Since we have many new treatments for men with castrate resistant metastatic prostate cancer (mCRPC) (advanced prostate cancer) we need to develop earlier indicators of when a treatment might or might not be successful. A decline in prostate-specific antigen (PSA) is widely used to monitor treatment response, but it has not been validated as an endpoint for the very important goal, overall survival (OS).

Abiraterone Acetate (Zytiga)(AA) is one of these newer treatments that we need to explore and understand when to switch or continue on with the drug . Solid metrics will help guide good clinical decision making.

To evaluate the actual association between an early PSA decline and overall survival (OS) following abiraterone acetate (AA) treatment researchers identified mCRPC men treated with AA before or after docetaxel at the Royal Marsden NHS Foundation Trust between 2006 and 2014.

They defined early PSA decline as a 30% decrease in PSA after 4 weeks of treatment relative to baseline, and an early PSA rise as a 25% increase over baseline.  They then analyzed the association with OS and PSA changes at 4 weeks and 12 weeks.

They evaluated 274 men. A 30% PSA decline at 4 weeks was associated with longer OS and a 25% PSA rise at 4 weeks with shorter OS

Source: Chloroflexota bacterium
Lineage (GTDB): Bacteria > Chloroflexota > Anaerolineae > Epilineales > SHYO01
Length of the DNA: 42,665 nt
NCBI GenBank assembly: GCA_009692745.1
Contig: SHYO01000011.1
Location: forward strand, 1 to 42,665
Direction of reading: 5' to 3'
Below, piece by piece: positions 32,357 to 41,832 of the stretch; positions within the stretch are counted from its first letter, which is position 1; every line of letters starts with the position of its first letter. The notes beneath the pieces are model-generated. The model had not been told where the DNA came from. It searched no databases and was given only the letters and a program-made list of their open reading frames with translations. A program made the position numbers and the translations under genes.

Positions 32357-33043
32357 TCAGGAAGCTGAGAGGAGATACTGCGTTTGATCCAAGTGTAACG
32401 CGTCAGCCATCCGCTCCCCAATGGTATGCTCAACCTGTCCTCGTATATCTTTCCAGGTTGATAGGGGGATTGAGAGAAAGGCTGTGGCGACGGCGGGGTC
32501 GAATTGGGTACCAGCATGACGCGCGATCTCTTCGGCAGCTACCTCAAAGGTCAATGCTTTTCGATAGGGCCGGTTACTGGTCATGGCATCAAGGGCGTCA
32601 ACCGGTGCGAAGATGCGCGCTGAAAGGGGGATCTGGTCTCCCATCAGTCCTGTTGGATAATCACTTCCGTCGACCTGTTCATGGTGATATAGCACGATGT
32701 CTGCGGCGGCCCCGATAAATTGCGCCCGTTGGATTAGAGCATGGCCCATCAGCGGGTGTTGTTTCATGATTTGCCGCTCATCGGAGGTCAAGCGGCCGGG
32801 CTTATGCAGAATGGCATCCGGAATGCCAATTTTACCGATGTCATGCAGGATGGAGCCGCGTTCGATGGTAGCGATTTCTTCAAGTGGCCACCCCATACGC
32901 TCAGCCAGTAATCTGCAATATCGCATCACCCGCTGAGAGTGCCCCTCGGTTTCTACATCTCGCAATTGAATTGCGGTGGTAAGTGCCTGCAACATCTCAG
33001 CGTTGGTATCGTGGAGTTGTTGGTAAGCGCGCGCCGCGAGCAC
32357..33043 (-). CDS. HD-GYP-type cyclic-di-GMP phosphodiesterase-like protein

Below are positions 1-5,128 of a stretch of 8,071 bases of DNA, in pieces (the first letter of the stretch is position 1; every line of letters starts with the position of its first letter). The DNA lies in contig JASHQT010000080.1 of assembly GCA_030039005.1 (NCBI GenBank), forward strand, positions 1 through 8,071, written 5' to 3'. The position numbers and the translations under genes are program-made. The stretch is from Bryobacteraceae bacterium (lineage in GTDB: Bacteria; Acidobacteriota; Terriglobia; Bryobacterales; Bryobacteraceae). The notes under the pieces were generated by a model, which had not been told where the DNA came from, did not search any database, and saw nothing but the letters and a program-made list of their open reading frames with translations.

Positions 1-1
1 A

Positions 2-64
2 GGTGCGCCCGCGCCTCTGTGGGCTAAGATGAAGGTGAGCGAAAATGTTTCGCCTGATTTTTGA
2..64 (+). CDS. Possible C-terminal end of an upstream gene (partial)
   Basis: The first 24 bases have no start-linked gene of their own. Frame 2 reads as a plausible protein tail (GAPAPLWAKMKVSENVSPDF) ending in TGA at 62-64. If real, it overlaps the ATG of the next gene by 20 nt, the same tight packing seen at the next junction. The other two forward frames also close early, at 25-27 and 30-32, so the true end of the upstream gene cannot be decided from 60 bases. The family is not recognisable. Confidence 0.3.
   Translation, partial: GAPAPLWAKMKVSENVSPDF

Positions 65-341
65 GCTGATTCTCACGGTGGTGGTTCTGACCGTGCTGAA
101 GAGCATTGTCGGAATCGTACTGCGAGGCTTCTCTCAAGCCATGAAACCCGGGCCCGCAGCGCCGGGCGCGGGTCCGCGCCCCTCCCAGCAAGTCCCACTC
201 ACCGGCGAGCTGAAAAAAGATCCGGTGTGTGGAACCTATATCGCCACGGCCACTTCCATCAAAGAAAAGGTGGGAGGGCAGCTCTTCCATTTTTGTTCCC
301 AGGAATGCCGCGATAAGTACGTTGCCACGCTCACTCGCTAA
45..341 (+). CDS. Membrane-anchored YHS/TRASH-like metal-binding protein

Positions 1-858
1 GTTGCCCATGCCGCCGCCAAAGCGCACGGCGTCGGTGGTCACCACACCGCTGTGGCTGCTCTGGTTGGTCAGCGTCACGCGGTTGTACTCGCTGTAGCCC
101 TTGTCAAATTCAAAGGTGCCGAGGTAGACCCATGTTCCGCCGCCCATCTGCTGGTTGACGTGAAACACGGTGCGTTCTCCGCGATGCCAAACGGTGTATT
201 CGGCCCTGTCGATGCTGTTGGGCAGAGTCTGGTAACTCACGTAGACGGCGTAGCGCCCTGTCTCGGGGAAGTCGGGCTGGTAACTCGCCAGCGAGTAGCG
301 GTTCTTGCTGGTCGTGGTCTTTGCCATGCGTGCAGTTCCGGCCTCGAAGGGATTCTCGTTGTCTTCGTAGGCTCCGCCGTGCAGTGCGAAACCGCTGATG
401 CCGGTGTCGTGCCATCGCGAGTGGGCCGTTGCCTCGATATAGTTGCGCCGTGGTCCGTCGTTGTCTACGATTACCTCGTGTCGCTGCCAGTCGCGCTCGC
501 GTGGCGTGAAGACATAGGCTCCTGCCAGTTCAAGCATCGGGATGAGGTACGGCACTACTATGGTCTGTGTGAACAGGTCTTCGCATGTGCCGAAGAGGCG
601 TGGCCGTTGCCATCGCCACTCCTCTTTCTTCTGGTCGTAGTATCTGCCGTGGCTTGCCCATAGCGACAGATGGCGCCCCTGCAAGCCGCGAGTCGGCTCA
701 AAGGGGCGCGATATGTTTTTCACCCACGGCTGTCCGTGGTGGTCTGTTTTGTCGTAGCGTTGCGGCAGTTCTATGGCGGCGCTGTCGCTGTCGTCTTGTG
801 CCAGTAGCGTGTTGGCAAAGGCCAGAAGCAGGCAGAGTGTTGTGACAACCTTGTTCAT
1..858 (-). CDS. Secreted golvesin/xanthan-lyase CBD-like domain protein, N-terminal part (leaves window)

The percentage PSA decline at 4 weeks was significantly correlated with the percentage PSA change at 12 weeks, the time period many clinicians like to wait prior to evaluating a treatment’s efficacy.  The men who achieved a 30% PSA decline at 4 weeks were 11.7 times more likely to achieve a 50% PSA decrease at 12 weeks as well as an increase in their OS.

Keep in mind that this study does have the built in limitation that it is designed as a retrospective analysis.


Men not achieving 30% PSA decline after 4 weeks of AA have a lower likelihood of achieving PSA response at 12 weeks and significantly inferior OS. Currently many clinicians recommend waiting 12 weeks before making treatment changes, this study suggests that early PSA changes are associated with survival in patients receiving abiraterone acetate and that clinicans might wish to make efficacy determinations at 4 weeks instead of 12 weeks.

European urology. 2016 Mar 07 [Epub ahead of print], Pasquale Rescigno, David Lorente, Diletta Bianchini, Roberta Ferraldeschi, Michael P Kolinsky, Spyridon Sideris, Zafeiris Zafeiriou, Semini Sumanasuriya, Alan D Smith, Niven Mehra, Anuradha Jayaram, Raquel Perez-Lopez, Joaquin Mateo, Chris Parker, David P Dearnaley, Nina Tunariu, Alison Reid, Gerhardt Attard, Johann S de Bono